“Upneeq contains oxymetazoline, a potent, direct-acting alpha-adrenergic receptor agonist, which when administered to the eye, is believed to stimulate Müller muscle causing contraction resulting in elevation of the upper eyelid,” said Tina deVries, PhD, Executive Vice President, Research & Development, Osmotica. “These trials represent a meaningful step in our evolution to an innovation-focused specialty pharmaceutical company.”  

“Acquired blepharoptosis is a common, but often overlooked and under-treated, ophthalmic condition, leaving many patients frustrated until they become candidates for surgery,” said Charles Slonim, M.D., Chief Medical Officer, Oculos Development Services and lead medical monitor for the Phase 3 trials. “In these clinical trials, we saw statistically significant improvements in the ptosis-induced superior visual field defects and drooping upper eyelid positions. These improvements were observed from the first patient assessment on Day 1 and maintained over the 14-day treatment period. Upneeq, which was just recently approved by the FDA, has the potential to significantly change the treatment paradigm in a condition where patients and clinicians have had only surgical treatment options.”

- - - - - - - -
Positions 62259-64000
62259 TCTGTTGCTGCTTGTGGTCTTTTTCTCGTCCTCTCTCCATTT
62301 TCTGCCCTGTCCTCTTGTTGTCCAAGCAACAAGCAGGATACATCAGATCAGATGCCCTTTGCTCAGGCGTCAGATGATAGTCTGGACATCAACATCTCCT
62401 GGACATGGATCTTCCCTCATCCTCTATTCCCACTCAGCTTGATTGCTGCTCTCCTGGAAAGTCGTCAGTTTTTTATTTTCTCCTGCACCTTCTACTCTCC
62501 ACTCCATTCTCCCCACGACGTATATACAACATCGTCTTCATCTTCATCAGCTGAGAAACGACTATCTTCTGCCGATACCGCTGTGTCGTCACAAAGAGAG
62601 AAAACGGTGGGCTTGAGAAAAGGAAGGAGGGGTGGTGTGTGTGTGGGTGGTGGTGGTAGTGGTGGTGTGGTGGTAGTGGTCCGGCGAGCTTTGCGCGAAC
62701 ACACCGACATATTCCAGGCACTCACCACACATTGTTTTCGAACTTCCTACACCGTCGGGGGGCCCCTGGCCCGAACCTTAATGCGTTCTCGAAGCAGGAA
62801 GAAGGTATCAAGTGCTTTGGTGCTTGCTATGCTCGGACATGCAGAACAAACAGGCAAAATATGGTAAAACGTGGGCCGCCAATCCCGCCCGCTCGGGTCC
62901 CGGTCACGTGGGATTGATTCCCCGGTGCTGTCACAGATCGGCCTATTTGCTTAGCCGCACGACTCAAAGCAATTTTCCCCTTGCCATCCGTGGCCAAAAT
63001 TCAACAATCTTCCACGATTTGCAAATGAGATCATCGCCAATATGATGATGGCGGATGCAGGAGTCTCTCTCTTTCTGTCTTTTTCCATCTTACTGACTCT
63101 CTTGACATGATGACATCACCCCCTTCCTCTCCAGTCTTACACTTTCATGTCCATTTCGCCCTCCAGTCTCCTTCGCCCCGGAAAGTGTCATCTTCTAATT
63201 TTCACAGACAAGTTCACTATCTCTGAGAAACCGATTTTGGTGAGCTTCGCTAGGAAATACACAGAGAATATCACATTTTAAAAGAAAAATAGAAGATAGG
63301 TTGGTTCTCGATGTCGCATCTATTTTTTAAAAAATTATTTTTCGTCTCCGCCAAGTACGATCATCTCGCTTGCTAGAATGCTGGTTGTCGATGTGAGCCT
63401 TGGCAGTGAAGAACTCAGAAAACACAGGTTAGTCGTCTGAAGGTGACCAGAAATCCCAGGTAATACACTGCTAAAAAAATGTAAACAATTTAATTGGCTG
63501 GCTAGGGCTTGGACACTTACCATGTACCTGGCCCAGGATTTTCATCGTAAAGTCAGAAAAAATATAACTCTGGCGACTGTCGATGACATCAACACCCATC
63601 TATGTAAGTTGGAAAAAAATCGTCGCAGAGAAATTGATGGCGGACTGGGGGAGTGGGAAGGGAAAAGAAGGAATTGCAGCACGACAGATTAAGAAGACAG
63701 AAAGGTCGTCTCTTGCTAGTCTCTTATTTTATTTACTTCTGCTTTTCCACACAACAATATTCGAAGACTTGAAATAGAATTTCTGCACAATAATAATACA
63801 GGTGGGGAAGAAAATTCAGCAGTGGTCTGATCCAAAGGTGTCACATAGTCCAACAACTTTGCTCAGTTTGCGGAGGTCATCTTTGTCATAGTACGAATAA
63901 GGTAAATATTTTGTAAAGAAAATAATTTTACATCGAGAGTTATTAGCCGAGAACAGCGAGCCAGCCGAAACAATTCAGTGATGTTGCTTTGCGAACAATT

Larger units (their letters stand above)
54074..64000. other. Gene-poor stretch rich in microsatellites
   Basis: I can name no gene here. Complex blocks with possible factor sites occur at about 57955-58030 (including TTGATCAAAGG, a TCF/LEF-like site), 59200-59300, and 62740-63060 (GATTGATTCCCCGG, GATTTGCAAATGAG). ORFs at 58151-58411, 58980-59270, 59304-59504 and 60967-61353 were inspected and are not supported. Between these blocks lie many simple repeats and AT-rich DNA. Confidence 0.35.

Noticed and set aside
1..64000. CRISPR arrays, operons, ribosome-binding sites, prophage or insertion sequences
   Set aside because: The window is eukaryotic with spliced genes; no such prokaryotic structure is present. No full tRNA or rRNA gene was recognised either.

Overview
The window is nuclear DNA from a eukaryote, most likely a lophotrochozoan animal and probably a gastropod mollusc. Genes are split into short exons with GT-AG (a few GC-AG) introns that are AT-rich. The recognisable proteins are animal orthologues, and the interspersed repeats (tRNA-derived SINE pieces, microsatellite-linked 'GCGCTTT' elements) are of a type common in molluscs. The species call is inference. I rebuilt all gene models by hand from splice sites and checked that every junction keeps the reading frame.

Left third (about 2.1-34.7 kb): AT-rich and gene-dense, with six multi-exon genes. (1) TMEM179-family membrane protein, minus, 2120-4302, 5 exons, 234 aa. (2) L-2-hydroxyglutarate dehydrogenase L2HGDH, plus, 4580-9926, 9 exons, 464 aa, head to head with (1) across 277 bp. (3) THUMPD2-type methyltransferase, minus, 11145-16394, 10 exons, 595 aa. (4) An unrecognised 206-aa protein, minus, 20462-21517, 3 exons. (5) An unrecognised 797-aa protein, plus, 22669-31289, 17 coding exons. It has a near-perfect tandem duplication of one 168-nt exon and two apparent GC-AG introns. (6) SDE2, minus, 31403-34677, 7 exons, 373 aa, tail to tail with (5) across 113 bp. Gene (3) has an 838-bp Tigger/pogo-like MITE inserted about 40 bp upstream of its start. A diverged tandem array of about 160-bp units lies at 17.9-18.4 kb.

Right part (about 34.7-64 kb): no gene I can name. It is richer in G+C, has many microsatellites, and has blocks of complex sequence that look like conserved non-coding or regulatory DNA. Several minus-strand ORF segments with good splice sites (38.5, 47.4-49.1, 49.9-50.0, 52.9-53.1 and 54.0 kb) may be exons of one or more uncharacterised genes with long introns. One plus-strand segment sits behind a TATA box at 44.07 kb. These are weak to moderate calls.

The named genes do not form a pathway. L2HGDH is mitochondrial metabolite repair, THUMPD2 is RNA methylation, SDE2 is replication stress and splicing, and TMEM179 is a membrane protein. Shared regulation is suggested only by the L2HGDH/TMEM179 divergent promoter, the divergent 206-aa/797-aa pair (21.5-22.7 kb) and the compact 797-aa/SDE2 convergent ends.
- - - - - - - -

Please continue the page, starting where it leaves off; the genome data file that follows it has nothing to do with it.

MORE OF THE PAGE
The pooled analysis combined data from 2 randomized, double-masked, placebo-controlled, multicenter Phase 3 clinical trials (Study RVL-1201-201 and Study RVL-1201-202) totaling 304 participants including 203 receiving Upneeq and 101 receiving vehicle once daily as a single drop per eye for 42 days. Overall, 97.5% of participants receiving oxymetazoline 0.1% and 97.0% of participants receiving vehicle completed the studies.